Once it’s scaled up to be more cost effective, nutritionist and food scientist Dr Anneline Padayachee, who is an associate academic at the University of Melbourne, says IVM is a functional food product that can be specifically developed to meet the nutritional needs of target populations – particularly older people who can’t swallow red meat anymore and people in third-world countries who suffer from iron deficiency. “Anaemia is a big health concern globally that affects women of childbearing age in third-world countries whose children’s growth and development are then affected,” she says. “A serve of lean red meat twice a week can easily solve that problem, but it’s too expensive for certain populations. If IVM could be fortified with a long shelf life, it would be a viable source of iron in a third-world country.”
But if IVM is all that it’s cracked up to be, why isn’t there a booming IVM industry in Australia? Without the injection of readymade capital to facilitate the production of IVM, vegan chefs in Australia are making do. Martinez has created a vegan patty that bleeds in a similar way to the Impossible Burger because of the beetroot in it. “It would take a lot of money to create the Impossible Burger in Australia; it takes more than a chef whipping up stuff in a bowl. Bill Gates funded the creation of Impossible Burger, but who would fund it here?”
Part of the problem also lies in the shortage of research institutes in Australia. “I know one of the Good Food Institute’s main objectives is to try and encourage the world’s best cellular biologists to go into clean meat production,” says Matti Wilks, a PhD candidate in psychology at the University of Queensland and lifelong vegetarian. “But right now, it seems that most of the already established institutes and the best researchers are based overseas, so it makes sense that other interested parties would go there.”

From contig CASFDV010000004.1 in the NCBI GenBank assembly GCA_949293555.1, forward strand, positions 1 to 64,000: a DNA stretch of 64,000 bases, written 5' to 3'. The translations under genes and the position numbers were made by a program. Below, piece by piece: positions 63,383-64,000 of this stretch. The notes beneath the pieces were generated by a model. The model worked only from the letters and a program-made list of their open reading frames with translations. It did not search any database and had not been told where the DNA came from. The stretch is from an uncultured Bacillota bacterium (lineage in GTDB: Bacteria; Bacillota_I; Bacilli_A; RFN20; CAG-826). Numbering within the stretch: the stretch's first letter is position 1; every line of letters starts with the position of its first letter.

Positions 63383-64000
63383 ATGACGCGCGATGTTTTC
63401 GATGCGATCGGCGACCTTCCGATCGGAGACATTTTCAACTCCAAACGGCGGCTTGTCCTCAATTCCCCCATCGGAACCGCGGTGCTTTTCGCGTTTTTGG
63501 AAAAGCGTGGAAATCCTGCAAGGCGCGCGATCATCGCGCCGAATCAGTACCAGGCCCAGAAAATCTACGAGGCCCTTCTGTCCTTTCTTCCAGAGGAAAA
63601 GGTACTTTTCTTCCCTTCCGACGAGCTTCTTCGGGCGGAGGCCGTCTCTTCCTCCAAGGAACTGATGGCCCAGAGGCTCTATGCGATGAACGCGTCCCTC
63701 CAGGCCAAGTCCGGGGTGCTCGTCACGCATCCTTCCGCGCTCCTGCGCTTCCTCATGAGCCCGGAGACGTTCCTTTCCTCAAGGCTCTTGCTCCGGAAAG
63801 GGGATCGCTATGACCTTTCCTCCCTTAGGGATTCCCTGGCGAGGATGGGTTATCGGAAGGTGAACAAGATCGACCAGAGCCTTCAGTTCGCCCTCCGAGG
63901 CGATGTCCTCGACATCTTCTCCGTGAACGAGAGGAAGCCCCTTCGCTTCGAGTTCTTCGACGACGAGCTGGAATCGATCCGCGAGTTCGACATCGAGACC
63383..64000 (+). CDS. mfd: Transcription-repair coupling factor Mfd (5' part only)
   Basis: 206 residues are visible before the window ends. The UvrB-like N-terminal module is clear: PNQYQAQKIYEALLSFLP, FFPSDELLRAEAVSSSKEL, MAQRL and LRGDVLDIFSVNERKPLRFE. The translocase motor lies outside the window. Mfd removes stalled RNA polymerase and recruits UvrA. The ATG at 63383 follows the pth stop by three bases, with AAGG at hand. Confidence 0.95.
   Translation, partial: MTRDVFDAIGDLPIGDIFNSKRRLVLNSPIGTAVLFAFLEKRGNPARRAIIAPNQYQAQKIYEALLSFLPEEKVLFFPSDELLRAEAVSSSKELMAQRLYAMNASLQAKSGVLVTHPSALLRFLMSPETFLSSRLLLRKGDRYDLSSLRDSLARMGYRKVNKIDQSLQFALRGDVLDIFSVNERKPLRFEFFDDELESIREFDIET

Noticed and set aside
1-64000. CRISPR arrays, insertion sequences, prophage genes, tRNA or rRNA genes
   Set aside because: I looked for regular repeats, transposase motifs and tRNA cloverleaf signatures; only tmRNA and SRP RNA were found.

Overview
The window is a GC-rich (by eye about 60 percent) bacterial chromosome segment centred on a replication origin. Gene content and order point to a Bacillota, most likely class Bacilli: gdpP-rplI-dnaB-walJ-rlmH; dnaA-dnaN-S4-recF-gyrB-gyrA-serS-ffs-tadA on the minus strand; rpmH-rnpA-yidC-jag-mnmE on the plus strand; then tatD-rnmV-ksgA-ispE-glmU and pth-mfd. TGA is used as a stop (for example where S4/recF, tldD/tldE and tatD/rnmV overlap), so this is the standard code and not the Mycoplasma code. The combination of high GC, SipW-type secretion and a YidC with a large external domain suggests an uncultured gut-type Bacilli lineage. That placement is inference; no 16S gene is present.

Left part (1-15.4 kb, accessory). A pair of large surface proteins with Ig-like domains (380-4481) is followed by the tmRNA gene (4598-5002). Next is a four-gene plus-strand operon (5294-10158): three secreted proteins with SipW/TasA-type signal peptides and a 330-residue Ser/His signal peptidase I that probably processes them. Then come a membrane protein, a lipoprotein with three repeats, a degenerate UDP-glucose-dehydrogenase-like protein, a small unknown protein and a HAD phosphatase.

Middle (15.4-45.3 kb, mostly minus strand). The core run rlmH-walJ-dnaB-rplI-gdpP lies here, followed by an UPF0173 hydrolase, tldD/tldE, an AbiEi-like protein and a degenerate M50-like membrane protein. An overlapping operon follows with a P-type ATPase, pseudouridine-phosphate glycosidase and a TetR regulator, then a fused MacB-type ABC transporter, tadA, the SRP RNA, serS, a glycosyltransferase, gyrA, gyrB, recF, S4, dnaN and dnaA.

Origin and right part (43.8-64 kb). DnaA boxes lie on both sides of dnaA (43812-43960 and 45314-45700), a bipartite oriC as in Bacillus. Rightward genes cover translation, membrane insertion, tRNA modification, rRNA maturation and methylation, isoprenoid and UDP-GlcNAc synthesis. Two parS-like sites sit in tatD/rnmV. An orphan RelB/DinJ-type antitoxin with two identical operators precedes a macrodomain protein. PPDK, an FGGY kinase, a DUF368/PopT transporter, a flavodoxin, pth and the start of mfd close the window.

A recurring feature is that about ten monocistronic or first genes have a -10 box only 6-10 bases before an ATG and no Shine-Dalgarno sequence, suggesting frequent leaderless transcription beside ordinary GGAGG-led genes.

“If we want to replicate meat for meat eaters in order to reduce their intake, we have to give them something they’re used to eating so they don’t notice.”
Australian customers’ ambivalence may also have something to do with it. According to the Melbourne University paper, consumers surveyed in the paper consider cultured meat, i.e. IVM, to be meat and what’s more, they find it “quite repulsive”. “I think this question of ‘what meat is’ is one of the reasons clean meat has caused such a stir – because it’s the same biologically, it really forces us to reclassify what we consider meat and the process by which it is developed. So we either have to change the definition of meat, or create a new category just for this,” adds Wilks.
IVM also raises interesting ethical quandaries for existing plant eaters. Martinez points out how many of her vegan customers won’t eat IVM because of the fact that it still requires the use of real animals. Indeed, no one making lab-grown meat has gotten around the fact that the cell culture process needs the morally questionable foetal bovine serum, which comes from unborn calves. Memphis Meats and Finless Foods have said they are looking to develop a vegan serum, but this isn’t yet available.
Vegans and vegetarians aside, anecdotal data suggests the consumption patterns of Australia’s meat eaters are shifting – which may just be the societal change that accelerates the development of IVM in Australia. Martinez says 70 percent of Smith & Daughter’s customers are meat eaters, while Dr Padayachee has observed a growing number of ‘reducetarians’. “While many people aren’t completely removing meat from their diet, they’re decreasing the frequency of eating it and this can have a huge effect. If our population of 24 million people cut back from 150 grams to 100 grams of meat five days a week or abstained a few days a week, that is significant,” she says.
The technology is still young and various ethical, nutritional, psychological and scalability considerations have to be resolved before IVM is ever to become a commercially available staple in the Australian diet. But if the meteoric rise of the IVM industry in the US is anything to go by, fake sausages and beef patties may one day be a reality at your average Aussie barbie.